Sunday, 2 June 2013

Pause and search your conscience Mr Attorney-General by Makau Mutua

Makau Mutua gives his view on the Attorney General's advice to the Kenyan government regarding the ICC trial. He makes an important point in that we joined the ICC, and were not forced to.

Will the Post Election violence victims get justice?

 There needs to be a separation in thinking that Kenya is not on trial, as the Professor points out, but Uhuru Kenyatta and William Ruto are.

The article below Pause and search your conscient Mr Attorney-General by Makau Mutua

The Bible has many nuggets of wisdom. That’s why I refer you to Mark 8:36. Its admonition to earthlings is simple. It asks – for what does it profit a man to gain the whole world, and forfeit his soul?
You are ambitious, and that’s a good thing. But ambition – no matter how burning – mustn’t be allowed to stand in the way of public good.
This is my point – I believe, as a fellow jurist, that you’ve misadvised the Kenya Government on The Hague cases against President Uhuru Kenyatta and Deputy President William Ruto.
You’ve deliberately conflated the interests of the two indictees with those of the Republic of Kenya. This is my advice to you – read and ponder Mark 8:36.
I’ve known you for a long time. In our youth, you were at Columbia Law School while I was at Harvard Law School. I’ve proudly watched your career. You became a top legal practitioner and a decent academic.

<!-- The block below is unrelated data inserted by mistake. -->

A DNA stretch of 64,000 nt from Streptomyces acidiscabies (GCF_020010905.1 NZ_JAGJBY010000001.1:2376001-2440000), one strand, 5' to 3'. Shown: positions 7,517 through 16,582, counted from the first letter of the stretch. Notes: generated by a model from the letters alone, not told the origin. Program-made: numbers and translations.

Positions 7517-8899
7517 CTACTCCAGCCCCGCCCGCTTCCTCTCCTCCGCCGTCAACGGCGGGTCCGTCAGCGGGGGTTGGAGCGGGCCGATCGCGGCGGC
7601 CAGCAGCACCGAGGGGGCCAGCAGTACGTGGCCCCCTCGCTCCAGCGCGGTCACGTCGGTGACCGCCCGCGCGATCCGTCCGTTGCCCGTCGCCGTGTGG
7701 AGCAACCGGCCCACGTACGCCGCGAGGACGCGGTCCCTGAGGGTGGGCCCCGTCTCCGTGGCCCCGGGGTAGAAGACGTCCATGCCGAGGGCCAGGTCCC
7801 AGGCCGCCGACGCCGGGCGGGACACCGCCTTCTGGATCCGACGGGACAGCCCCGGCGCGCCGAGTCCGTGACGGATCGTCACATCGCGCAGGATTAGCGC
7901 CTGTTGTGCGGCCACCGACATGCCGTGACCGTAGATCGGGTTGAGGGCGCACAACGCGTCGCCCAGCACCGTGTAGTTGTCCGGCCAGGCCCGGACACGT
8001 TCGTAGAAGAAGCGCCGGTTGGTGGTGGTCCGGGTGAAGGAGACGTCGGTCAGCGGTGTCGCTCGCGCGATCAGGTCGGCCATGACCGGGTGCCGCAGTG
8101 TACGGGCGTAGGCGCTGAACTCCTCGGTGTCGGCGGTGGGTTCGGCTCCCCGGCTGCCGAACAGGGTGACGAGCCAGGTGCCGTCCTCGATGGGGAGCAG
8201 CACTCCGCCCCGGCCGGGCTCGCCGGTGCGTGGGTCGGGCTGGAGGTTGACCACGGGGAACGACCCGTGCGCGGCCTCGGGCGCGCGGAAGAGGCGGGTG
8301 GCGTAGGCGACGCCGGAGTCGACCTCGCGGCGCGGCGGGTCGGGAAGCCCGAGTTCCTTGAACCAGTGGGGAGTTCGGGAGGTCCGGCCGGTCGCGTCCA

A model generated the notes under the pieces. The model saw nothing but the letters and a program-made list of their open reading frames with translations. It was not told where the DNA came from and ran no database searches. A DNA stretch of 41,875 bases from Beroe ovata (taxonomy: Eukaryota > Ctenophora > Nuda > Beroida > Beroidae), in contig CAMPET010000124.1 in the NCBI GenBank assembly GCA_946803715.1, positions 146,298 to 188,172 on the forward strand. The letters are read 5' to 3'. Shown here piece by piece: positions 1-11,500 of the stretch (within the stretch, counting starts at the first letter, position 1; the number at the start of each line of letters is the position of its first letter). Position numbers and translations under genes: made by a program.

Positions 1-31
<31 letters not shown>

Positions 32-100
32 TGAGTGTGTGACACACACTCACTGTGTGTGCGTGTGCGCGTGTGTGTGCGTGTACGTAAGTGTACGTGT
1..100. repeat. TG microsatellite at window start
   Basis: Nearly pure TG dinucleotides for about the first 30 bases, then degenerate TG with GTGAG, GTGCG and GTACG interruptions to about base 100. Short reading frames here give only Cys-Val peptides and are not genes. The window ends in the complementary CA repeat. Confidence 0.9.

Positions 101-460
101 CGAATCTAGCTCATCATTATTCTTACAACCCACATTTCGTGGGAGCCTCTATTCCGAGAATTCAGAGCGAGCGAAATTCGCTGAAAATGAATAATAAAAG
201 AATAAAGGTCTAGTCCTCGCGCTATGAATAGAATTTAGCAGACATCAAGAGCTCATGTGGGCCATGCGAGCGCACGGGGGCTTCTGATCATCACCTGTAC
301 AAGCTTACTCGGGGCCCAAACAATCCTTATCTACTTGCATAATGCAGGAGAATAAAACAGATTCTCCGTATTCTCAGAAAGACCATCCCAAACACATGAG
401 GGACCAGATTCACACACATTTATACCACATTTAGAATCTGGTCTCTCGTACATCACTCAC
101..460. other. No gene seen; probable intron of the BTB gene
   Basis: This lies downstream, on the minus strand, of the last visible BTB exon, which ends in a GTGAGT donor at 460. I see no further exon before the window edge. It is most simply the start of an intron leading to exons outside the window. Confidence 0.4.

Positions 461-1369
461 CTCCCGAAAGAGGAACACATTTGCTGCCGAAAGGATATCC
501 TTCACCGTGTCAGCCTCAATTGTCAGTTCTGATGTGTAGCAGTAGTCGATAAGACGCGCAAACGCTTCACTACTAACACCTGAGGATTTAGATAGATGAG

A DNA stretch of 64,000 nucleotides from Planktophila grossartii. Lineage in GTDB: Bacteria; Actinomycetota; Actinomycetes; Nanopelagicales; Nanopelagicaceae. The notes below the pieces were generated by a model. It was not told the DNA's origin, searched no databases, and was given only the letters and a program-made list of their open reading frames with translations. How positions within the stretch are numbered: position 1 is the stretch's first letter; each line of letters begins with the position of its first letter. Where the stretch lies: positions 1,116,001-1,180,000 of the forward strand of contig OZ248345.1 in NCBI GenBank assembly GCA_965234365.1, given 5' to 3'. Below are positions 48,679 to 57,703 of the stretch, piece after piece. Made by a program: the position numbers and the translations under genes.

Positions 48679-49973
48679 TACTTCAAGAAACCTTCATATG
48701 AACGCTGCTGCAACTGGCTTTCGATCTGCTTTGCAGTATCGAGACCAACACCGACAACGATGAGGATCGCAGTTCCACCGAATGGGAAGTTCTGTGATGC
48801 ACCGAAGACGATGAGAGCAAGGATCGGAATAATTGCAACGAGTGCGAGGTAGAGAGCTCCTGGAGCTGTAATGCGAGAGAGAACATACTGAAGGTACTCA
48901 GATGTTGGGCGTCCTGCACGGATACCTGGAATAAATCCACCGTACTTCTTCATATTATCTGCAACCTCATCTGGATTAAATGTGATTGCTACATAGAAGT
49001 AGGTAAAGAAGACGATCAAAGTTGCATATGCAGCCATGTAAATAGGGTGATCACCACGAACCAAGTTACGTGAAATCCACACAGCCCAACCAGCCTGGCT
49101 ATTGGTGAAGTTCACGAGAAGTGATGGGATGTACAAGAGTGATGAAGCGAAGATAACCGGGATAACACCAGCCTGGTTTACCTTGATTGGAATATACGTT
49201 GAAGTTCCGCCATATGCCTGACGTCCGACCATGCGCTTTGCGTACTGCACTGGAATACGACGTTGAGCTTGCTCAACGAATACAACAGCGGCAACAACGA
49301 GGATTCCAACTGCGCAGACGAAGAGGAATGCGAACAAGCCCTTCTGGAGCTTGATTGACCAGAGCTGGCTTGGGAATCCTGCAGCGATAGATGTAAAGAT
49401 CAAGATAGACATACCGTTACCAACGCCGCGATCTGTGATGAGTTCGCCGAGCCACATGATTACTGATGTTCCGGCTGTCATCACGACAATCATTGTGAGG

You were appointed to the defunct Constitution of Kenya Review Commission. In 2002, it was reported that you and several CKRC commissioners had secretly met with former President Daniel arap Moi at State House.
The scuttlebutt was that you sought to undermine Prof Yash Pal Ghai, the CKRC chair, and sabotage the constitutional review process.
The facts were murky and never fully settled. Methinks that was the first hint of your pro-establishment DNA. Matters have only gone downhill from there.
But you are quick to the draw. You’ve confounded friend and foe alike with deft moves. For long, you maintained one foot in civil society, the other within the State.
You got yourself appointed – courtesy of the Kibaki government – UN special rapporteur on racism and xenophobia. You parlayed yourself as a human rights icon par excellence.
You are slippery
I’ve got to give it to you. You are slippery, and not easily pigeon-holed – until now. I guess there are no more tricks in your hat. At last you’ve come out in your true colours.
But this is the question – are you Attorney-General for Mr Kenyatta the person, or Mr Kenyatta the President? You shouldn’t – and mustn’t – confuse the two. But you have.
This is why. Recall that President Kibaki appointed you AG in 2011 against a huge public outcry. He wanted to unconstitutionally bundle your appointment with those of the Chief Justice and Director of Public Prosecutions. Civil society forced him to retreat on the latter two, but he prevailed in your case.
But no sooner were you appointed than Kenya’s relations with the International Criminal Court really soured.